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Diagnosis of Myelofibrosis

Moshe Talpaz, MD, reviews the diagnostic work-up of myelofibrosis.


Moshe Talpaz, MD: Myelofibrosis is characterized first by typical features. I would say generally the patient with myelofibrosis is a sick patient because he has symptoms of weight loss, splenic pain, bone pain, night sweats, lack of energy, severe fatigue, and at times anemia. As far as laboratory findings, the typical findings of myelofibrosis are a typical blood picture of anemia, although not all patients have anemia, and the appearance of immature red and white cells in the blood, a phenomenon known as leukoerythroblastic reaction. Simply, it implies immature cells of the red series and of the white series showing up in the blood where normally they are not supposed to show up. The abnormal appearance of red cells in the blood is also part of the features of this disease.

This, taken together with an enlarged spleen and other symptoms, is fairly typical for the diagnosis of this condition. For a complete diagnosis, patients are required to have a bone marrow test—in other words, a bone marrow biopsy. Unlike polycythemia vera and essential thrombocythemia, the bone marrow typically shows the development of excessive fiber in the bone marrow, known as fibrosis. We tend to grade the fiber development by a scoring known as the myelofibrosis scoring. And although patients with essential thrombocythemia and polycythemia tend to have no fibrosis at all or, at the most, a stage known as MF-1, patients with myelofibrosis have more extensive fibrosis ranging from MF-2 to MF-3. Typically, it implies the development of reticular fibers in the bone marrow, and when the fibrosis is more advanced, reticular fiber is replaced by collagen fibers and, sometimes in the very advanced disease, even new bone formation.

There are typical molecular markers for the myeloproliferative neoplasia. Collectively for these 3 diseases—conditions that I repeat mentioning, essential thrombocythemia, polycythemia vera, myelofibrosis, and maybe we should also mention the prefibrotic myelofibrosis—there are very common mutations. The most common one is mutation in the JAK2 gene, a mutation known as V617F, and in some patients, it can be a mutation in exon 12 of the JAK2 gene. This particular mutation is extremely common in polycythemia vera and may be present in up to 98% of patients with polycythemia vera. Other mutations include an MPL mutation, and a seed mutation is a mutation in a gene known as calreticulin. In conditions such as essential thrombocythemia and myelofibrosis, the mutations of calreticulin and MPL are present, whereas they are very uncommon in polycythemia vera. So that allows a nice distinction as far as the mutation profile in the 3 conditions.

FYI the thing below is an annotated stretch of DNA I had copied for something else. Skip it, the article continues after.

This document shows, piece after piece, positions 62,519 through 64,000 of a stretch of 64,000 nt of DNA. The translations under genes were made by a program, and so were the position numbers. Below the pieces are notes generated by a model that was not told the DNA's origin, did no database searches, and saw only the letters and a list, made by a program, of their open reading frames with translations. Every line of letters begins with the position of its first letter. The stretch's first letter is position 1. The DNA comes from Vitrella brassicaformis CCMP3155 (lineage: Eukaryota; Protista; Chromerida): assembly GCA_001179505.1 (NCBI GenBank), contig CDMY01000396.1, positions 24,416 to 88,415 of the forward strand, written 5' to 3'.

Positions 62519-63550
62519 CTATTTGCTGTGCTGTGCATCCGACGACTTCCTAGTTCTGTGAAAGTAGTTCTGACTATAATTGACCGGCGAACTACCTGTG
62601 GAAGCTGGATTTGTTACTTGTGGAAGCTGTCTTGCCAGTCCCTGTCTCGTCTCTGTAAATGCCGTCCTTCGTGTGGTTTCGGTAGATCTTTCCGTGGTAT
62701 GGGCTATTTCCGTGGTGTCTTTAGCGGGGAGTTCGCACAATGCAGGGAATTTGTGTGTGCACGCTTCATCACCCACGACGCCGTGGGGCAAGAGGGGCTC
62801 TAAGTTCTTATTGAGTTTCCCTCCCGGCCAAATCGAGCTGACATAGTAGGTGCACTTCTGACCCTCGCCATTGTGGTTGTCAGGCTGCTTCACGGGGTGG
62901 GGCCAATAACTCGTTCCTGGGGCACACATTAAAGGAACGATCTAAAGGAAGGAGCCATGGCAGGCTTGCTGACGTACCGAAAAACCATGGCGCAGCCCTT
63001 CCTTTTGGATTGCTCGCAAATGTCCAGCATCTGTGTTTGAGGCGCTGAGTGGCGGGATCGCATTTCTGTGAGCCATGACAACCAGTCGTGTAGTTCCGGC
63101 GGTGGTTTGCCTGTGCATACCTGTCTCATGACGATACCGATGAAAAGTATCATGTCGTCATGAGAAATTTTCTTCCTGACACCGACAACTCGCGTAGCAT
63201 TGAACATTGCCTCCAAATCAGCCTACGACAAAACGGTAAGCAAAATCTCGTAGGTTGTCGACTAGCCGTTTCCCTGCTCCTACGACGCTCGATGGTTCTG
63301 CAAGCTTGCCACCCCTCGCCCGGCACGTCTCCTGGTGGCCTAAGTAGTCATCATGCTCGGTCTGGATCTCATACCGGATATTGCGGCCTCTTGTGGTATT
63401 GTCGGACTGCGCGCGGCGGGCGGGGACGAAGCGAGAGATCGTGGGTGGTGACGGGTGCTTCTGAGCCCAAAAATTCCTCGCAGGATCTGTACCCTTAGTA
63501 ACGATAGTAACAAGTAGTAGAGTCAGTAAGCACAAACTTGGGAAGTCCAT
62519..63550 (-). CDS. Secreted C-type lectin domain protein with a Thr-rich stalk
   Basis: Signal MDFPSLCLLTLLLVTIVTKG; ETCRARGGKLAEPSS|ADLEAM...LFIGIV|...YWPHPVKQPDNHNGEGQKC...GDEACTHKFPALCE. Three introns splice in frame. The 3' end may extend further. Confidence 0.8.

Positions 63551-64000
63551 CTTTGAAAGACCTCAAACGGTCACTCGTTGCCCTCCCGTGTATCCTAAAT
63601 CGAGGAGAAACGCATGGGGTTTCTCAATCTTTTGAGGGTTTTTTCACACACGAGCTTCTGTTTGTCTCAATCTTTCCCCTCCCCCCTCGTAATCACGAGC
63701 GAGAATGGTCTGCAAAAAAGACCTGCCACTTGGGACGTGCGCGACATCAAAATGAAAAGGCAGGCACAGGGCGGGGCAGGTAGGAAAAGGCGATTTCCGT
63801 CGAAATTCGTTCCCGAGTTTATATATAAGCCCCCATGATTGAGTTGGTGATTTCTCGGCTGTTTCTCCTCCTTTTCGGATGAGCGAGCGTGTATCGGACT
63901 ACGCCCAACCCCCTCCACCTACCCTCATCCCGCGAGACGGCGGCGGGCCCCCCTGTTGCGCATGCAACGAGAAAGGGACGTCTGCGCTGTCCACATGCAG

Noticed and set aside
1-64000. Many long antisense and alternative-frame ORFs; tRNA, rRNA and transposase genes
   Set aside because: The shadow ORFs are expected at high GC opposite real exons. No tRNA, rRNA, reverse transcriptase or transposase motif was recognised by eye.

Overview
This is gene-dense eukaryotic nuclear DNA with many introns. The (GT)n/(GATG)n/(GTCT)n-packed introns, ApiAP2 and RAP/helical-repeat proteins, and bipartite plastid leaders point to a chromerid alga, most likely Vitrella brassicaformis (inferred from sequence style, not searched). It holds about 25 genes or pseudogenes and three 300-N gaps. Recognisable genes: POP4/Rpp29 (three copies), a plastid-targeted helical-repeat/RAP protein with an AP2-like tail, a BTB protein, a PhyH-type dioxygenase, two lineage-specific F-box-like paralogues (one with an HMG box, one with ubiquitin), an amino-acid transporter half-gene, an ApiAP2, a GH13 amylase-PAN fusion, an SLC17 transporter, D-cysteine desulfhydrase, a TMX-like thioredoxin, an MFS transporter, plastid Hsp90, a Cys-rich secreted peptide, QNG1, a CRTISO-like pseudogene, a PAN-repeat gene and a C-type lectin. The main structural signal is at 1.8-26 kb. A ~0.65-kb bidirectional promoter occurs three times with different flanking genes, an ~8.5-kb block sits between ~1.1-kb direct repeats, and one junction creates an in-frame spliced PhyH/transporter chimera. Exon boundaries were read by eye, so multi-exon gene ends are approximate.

Additional mutations on top of this are founder mutations, and they are essentially mutually exclusive, which means that a patient who has a mutation in JAK2 is not going to have a mutation in MPL or in calreticulin. In addition to those mutations, when we do more extensive studies of DNA analysis, especially with what we call next-generation sequencing, we have identified repeat mutations in genes such as ASXL2 and so forth, which may have prognostic significance in the course of disease progression.

We stated that myelofibrosis is an uncommon disease. Actually, there are not even very accurate numbers of how many patients are diagnosed every year with this condition in the United States. It can be as few as 1500 and as many as 4000 to 5000. But the prevalence of patients alive with myelofibrosis represents a much higher number because the disease is chronic in nature and some people can live a long time with this disease. It’s very possible that some patients go undiagnosed with this condition, so it’s important to emphasize the characteristics of this disease and the fact that there is a very extensive differential diagnosis.

The presence of fiber in the bone marrow is…by itself not sufficient to call it myelofibrosis. Fiber in the bone marrow can be secondary to an inflammatory condition, can be secondary to other malignancies, can be secondary to leukemias, myelodysplastic syndrome, and so forth. So the diagnosis of myelofibrosis requires the molecular testing, the presence of splenomegaly, the abnormal blood features, and the abnormal clinical features in order to come up with the diagnosis. Granted, this is a relatively rare disease, and personally I prefer that this disease be managed in major centers. But because of availability of established treatment for this disease, it should be a basis for exchange between practicing physicians and academic centers.
 
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